An Old Newbie

teachdna

New Member
Region
USA
City
Cincinnati OH
Hi Folks. Turning 72 in October so I thought it might be time to get back into biking before it's too late. Back in the day (1972-1985), I was an avid road biker and thought nothing of chalking up a couple of hundred miles in a week with a century on the weekend. Built myself a bike with a Reynolds 531 frame, sew-ups and Campagnolo brakes, gears, crank, etc. But medical issues forced me off the road and it's been 37 years since I've attempted to ride. I stumbled on the site during my search for bicycles and found it to be the best place on the web for objective reviews and advice. It's been invaluable in getting me back on a bike seat.

Not surprisingly, after finding the site, I focused on ebikes only but had to come to grips with the fact that, 7 surgeries later, I was not able to ride the kind of bike I was hoping for. Swinging a leg over a high step simply was not going to work anymore. There are some aspects to growing old that really suck! Read all the relevant posts and watched a large number of the EBR reviews- they are incredibly informative. After test riding 5 or 6 bikes, I settled on a Gazelle Ultimate c380+ as the best fit and the mid-step was doable, particularly if I get on/off the bike while it's in motion. So I've gone from center-pull brakes, sew-ups, dropped handlebars and a derailleur to hydraulics, the enviolo trekking hub, a belt instead of a chain and an upright riding position....and I love it. The bike is everything people said it is and the EBR review is spot-on. But it's embarrassing how poor a rider I am. Luckily, I live on a long stretch of cul-de-sac so I have a (relatively) safe place to practice. The ebike makes biking a true pleasure (again) in a very different way. I'm looking forward to getting to where I can do long rides and keep the car parked. My younger neighbors are being kind and say they are eager to have me ride with them. Who knows, I may even get my wife on a recumbent eTrike one day-she had an above the knee amputation.

So thanks to all for helping me get back in the saddle and I look forward to tomorrow.
 

Ang1sgt

New Member
Region
USA
City
Rochester
Welcome Back to riding. Boy those were the days, Steel is Real…..
I’ve started looking for MY E-Bike. Being 66 does have it’s limits to what I want and need also but I am looking forward to it.
Vacation is coming up and I have money put away for that, so the E-Bike has to wait a month or more.
You are doing it right though, take your time, get used to turning, accelerating and even braking.

P.S. You forgot to mention a Brooks!
 

Alaskan

Well-Known Member
Born the same year and month - 72nd coming up on Oct 26.

Welcome to a great, informative and very useful forum. There are many wonderful folks helping one another get the most out of their ebikes (and a few irritating trolls who offer nothing other than aggravation ;)
When making queries into technical issues, photos are always very helpful, as will be info about where you live, how you ride and specifics about the bike and components in questions will get you the most relevant answers and best advice.
 

teachdna

New Member
Region
USA
City
Cincinnati OH
Thanks for the welcome- and the tips as I run into any technical issues. After falling once I went ahead and ordered a xnitro helmet, padded gloves and some fiveTen freerider shoes. Everything came today so I've been busy fitting the helmet, trying out the shoes, fiddling with the seat post adjustment so I get the riding position right. The bike is really a blast but, with size 10.5 shoes I think I'm looking at some new pedals. I'm looking at the Crankbrothers Stamp Flat BMX/MTB, or the OneUp composite pedal to get a better platform. There's no way I'm ready for clipless at this point of my skill set and, after taking a spin with the fivetens, I was amazed at how grippy the shoe actually is. I expect with the pins on either of those pedals, I won't miss being bolted in at all. The only other thing I might end up switching out is the seat post and saddle, but I always gave myself 50 miles on a saddle/post before making a switch to give myself time to get used to them. So we will see. Any advice or pointers would be most welcome! I've never actually ridden on a suspension seat post before. I'm in no hurry to do so.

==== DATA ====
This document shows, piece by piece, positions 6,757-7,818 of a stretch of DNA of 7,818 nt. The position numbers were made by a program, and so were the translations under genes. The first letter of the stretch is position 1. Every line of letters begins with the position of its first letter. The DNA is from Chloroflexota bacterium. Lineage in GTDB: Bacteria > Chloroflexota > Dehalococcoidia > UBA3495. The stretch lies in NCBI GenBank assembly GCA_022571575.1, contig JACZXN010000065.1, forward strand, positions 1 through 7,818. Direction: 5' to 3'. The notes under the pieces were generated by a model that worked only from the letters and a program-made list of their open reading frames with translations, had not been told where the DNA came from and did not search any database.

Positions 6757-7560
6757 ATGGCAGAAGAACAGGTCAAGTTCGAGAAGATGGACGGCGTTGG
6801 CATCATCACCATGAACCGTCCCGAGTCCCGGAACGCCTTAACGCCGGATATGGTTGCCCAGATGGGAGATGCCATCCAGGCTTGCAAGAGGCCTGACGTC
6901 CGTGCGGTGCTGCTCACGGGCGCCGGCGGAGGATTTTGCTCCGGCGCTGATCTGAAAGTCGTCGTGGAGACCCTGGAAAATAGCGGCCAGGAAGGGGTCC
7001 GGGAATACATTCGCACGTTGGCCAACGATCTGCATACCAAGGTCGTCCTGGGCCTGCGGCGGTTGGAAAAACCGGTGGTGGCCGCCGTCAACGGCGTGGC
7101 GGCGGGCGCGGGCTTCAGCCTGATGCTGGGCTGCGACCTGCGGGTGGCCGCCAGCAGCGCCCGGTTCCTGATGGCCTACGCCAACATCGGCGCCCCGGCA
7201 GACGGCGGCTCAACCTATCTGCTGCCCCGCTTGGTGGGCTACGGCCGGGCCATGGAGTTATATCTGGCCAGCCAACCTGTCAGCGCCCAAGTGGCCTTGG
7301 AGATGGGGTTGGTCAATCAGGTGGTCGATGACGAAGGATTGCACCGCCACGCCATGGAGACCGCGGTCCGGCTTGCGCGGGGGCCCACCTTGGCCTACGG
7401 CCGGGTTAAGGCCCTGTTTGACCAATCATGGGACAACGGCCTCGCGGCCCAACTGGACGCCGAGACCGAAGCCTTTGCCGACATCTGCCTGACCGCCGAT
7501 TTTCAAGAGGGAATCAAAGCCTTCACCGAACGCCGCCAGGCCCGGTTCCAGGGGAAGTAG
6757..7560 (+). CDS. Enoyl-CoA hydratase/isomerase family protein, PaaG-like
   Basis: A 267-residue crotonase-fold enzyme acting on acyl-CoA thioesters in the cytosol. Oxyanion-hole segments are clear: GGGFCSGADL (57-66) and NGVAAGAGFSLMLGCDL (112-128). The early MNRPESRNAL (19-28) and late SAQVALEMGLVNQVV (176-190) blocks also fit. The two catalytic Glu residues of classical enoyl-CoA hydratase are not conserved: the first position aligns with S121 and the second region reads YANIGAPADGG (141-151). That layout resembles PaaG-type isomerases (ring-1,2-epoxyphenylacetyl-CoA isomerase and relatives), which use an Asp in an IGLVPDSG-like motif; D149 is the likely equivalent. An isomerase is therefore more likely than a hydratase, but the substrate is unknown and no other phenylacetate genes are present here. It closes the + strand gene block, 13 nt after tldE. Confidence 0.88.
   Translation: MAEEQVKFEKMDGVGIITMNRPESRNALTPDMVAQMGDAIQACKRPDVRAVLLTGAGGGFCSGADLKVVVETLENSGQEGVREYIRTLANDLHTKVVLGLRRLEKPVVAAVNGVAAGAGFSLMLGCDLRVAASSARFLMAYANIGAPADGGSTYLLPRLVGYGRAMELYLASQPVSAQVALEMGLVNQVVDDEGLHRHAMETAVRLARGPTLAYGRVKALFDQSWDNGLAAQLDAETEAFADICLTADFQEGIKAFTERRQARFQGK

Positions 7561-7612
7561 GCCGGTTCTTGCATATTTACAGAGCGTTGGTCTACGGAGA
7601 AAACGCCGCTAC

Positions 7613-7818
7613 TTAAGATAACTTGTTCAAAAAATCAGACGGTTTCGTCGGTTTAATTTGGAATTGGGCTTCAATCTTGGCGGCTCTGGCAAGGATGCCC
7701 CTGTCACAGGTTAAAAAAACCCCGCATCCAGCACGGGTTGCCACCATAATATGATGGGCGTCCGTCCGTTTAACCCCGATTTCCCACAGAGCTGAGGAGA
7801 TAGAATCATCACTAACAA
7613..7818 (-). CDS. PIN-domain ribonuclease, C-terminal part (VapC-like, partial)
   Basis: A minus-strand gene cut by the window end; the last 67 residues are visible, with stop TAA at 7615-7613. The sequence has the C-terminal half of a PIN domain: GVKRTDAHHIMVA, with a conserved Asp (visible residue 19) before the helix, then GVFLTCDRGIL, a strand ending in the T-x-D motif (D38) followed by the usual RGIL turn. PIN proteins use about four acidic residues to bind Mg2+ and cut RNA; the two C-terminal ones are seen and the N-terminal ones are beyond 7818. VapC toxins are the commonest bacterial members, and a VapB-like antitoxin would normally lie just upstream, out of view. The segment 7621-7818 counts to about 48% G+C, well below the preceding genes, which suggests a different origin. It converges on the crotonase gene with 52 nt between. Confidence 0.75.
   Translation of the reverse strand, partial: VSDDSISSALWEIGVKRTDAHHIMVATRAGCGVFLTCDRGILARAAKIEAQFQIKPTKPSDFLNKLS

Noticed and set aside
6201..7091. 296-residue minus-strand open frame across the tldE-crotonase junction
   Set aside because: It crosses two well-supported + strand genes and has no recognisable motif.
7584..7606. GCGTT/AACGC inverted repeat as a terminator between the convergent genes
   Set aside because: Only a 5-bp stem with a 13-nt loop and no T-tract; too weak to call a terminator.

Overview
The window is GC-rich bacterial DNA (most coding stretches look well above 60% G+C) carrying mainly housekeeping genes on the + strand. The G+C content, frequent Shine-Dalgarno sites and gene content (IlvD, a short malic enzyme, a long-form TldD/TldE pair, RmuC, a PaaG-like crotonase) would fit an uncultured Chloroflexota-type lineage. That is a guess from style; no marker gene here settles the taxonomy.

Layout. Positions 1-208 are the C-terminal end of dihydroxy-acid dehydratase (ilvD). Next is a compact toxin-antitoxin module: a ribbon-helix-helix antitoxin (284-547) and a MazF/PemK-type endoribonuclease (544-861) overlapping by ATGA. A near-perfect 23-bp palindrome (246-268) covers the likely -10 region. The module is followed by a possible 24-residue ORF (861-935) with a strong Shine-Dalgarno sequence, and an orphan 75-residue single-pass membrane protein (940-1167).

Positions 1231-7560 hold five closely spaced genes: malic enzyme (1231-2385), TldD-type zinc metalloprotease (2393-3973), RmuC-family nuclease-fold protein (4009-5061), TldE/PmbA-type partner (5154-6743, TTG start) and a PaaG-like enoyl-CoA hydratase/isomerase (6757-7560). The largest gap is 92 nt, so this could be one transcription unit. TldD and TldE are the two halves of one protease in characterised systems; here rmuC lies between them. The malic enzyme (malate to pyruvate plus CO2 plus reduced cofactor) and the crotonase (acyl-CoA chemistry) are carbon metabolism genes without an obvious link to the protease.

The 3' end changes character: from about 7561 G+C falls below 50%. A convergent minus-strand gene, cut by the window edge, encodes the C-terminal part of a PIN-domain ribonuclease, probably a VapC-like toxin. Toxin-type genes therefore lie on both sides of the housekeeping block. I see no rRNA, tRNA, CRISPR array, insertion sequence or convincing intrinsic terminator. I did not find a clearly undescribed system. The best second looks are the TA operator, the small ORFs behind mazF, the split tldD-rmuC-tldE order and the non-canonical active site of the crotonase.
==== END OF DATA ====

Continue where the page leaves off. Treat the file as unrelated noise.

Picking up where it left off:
Alaskan

Well-Known Member
I have the Kinekt body float seatpost on all my hard tail bikes. It is a higher priced suspension seat post but also the most easily adjusted for rider weight and riding circumstances. They are made right here in my home town of Bellingham, WA and are very helpful with any questions or warranty issues. Good people, good company and good product.

 

teachdna

New Member
Region
USA
City
Cincinnati OH
I've heard only good things about them. Definitely on my look list if I decide to g that route. Thanks.
 

tomjasz

Well-Known Member
Region
USA
City
Minnesnowta
I’m also in the 70’s and am pretty busted up and unable to ride a typical road bike or mountain bike. I’ found “flat foot” frames, also known as “crank forward” frames with an upright position and feet flat on the ground at a stop still upright on the seat with no pressure on arthritic hands to be my key to continued riding.
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CB Mac USN

New Member
Region
USA
City
Effort
I’m also in the 70’s and am pretty busted up and unable to ride a typical road bike or mountain bike. I’ found “flat foot” frames, also known as “crank forward” frames with an upright position and feet flat on the ground at a stop still upright on the seat with no pressure on arthritic hands to be my key to continued riding.
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I really like what you said. I am sorry to say that I just got into this E-bike thing since I have been having problems with my arthritis. However, with that said I am in my late 70's and retired from the Military with a very limited fixed income (therefore, I went with a very Cheap Walmart $600. Hyper E-Ride 26 MTB) I really did not know any better. I was having a difficult time riding this SO.... I did something like but not sure all that safe you have mentioned. I used a Low Rider Seat Post to move the seat back and added a handlebar post raiser with new pull back handlebars. This seems to have changed my bike to a Dutch Style Upright riding position. I have ridden 250 miles this summer on it (roads in neighborhood and Bike-Walk trails) I have really enjoyed this bike so far and I feel better my Arthritis seems to have approved (my back is not as stiff and less pain after riding). I only wish I would have looked into this forum sooner and read you article - Thanks for all the info. I have attach a pic of my MODS to a Cheap E-Bike - I am sure you will get a smile from it. Thanks again.